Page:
wavebreakmedia/Shutterstock
Source: wavebreakmedia/Shutterstock

You may have a bullying boss, a drug-addicted or alcoholic parent or sibling, or a mentally ill yet undiagnosed or untreated partner. You may feel trapped where you are, economically dependent on a boss or partner, or simply torn apart with mixed emotions. These are all difficult relationships to navigate, in terms of your own mental health as well as being able to care for the other.

Here are some suggestions to help you move forward:

1. Don’t feed the dragon.

The core issue is most often that the afflicted person does not see his affliction, but instead has tunnel vision and rationalizes and blames others for the state of their affairs. Jack drinks, says Jack, because his wife is always nagging him — especially about his drinking. The bullying boss or angry teen feels justified in bullying or being angry because of what those around them are doing or not doing that “makes me mad.” If only others wouldn’t do whatever they are doing, these people think to themselves, they wouldn't get angry.

What you want to do when they get into these states of emotion is not feed the dragon. Don’t argue back because you're hoping to get them to see the error of their thinking: When they are emotional, they literally can’t; their rational brains are offline, and anything you say is only going to be misinterpreted and used as fuel for feeding the emotional fire. You need to stay calm and sane, and only talk or problem-solve when the waters are calmer. (The reality, I realize, is those times may rarely come.)

2. Tap into their problems.

But if they do seem somewhat receptive, a safe starting point for reasonable conversation is talking about what they see as their problems, not what you see them doing wrong. Why? Because it is often only one's own problems that motivate an individual to change. The bully-boss may be a bully, but he also may be worried about his company going under. The angry teen may feel overly micromanaged and resentful, or the partner drinking too much may feel worried about his job and fear losing his family.

Don't issue ultimatums, or try to deny their reality, but instead try focusing on their concerns, talking in the language of their goals and how to reach them. See if some opportunity exists for compromise and change. Do the best you can.

3. Don’t enable.

At Al-Anon meetings, the focus is on helping members navigate a relationship without fueling the problem. For family members dealing with drug or alcohol-addicted behaviors, it is about not covering for your partner and calling her boss on Monday saying she is sick when she is actually hungover. It's about not giving money when you know in your heart it is going straight to fueling the addiction.

The problem is that what you feel to be caring, and what you actually do feel, gets lost in the other’s psychology; through your enabling, you ultimately keep them from seeing the consequences of their behaviors and the power of their affliction. You feel better in the moment, you rationalize that this is "the last time," you struggle inside that not helping will only make matters worse, and that thought is agonizing.

The reality is that not helping may make matters worse, but in reality, sometimes that may need to happen.

4. Don’t engage in magical thinking.

This often goes hand-in-hand with enabling. Your brain is trying to break the code and figure out exactly what you need to do or not do and determine how to say in exactly the right way what the other person needs to hear. You just have to get it right — come up with the right combination of moves (think Groundhog Day), and they will have a shattering insight, they will turn their behaviors around, they will stop what they are doing. This can be rapidly crazy-making, because it's so easy to get caught up in this type of obsessive thinking, so easy to make irrational connections that aren’t there (my boss was in a better mood today — maybe it was because I wore this blue outfit; my partner drank less last night — maybe it was because I made chicken). This is you struggling to make sense, have some control, and reduce your constant anxiety. But you’ll never figure it out, because you are operating out of your own irrational brain, where your anxiety, and that little-kid part of you, lives. Give it up.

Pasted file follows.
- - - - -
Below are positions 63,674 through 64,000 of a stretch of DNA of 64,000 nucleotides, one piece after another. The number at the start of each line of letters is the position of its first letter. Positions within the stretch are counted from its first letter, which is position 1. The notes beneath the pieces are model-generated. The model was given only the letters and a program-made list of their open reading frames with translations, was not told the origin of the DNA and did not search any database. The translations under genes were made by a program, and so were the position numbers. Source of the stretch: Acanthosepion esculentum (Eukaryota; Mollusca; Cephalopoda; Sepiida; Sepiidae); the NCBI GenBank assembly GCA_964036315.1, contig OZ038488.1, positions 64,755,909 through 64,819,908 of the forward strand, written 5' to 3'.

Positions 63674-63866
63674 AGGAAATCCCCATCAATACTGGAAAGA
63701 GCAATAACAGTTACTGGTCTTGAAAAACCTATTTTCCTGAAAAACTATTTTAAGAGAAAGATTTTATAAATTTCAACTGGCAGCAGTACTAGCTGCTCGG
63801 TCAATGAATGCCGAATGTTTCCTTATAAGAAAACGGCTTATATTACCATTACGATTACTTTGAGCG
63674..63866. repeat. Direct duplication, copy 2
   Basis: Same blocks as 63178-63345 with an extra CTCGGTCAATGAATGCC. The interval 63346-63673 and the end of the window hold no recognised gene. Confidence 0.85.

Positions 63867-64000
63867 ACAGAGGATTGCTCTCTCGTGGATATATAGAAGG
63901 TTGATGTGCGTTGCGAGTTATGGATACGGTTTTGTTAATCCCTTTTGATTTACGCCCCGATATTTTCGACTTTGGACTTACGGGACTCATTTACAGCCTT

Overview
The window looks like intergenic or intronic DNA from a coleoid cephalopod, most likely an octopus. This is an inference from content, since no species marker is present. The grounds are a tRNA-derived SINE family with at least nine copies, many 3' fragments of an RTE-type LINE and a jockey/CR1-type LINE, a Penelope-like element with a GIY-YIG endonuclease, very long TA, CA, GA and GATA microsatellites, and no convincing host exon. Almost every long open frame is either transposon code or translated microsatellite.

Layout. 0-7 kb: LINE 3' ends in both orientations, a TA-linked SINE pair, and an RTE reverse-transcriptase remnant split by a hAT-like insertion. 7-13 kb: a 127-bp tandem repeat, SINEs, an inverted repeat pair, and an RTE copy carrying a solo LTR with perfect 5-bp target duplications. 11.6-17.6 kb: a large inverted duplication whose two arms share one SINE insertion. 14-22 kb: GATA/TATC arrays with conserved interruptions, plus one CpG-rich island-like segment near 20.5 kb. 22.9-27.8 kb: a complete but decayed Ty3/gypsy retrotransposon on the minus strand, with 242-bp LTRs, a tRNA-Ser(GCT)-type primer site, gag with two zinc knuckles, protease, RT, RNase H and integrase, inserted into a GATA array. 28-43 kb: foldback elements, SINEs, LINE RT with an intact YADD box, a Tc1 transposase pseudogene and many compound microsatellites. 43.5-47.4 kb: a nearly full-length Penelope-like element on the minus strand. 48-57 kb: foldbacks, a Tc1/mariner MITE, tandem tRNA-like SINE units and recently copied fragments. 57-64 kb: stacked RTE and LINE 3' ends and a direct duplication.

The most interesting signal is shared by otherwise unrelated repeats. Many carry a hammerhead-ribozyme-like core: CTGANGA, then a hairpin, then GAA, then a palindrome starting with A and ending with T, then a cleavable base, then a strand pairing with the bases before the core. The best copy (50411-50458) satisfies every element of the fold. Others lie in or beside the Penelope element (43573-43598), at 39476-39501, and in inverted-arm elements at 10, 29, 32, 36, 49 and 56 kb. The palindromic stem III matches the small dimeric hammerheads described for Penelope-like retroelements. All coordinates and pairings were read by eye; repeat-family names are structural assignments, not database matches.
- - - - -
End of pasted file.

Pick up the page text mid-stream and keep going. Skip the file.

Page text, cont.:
5. Empathize with emotions, not behaviors.

If you care for someone, you want to be empathetic and supportive and show compassion for their inner struggle and pain, even as it explodes in the moment. But such empathy needs to be separated from behaviors, and behaviors are the bottom line. This is where you hold others accountable for what they do, whether it is mistreating you or simply being irresponsible. Again, you don’t need to feed the dragon and fuel the emotion, but neither should you rationalize and make excuses for what is happening: That is the road to enabling and magical thinking.

6. Don’t be a victim.

This may be the most important aspect of such relationships to keep clear in your own mind — and the most difficult. It means not taking on the blame they are dishing out, not falling into guilt or self-criticism, and holding others accountable. Don’t be the victim: Push back when they try and make you one; plot your own course, and be proactive to counter those helpless feelings that come from walking on eggshells or always being in a reactive mode. Set your own bottom lines so you don't feel trapped.

And if it all gets too frightening, overwhelming, or hopeless — if that bottom line has finally been reached and you feel you are beginning to lose or are being forced to give up too much of yourself — have the courage to seek the support you need to leave, and take a different path.

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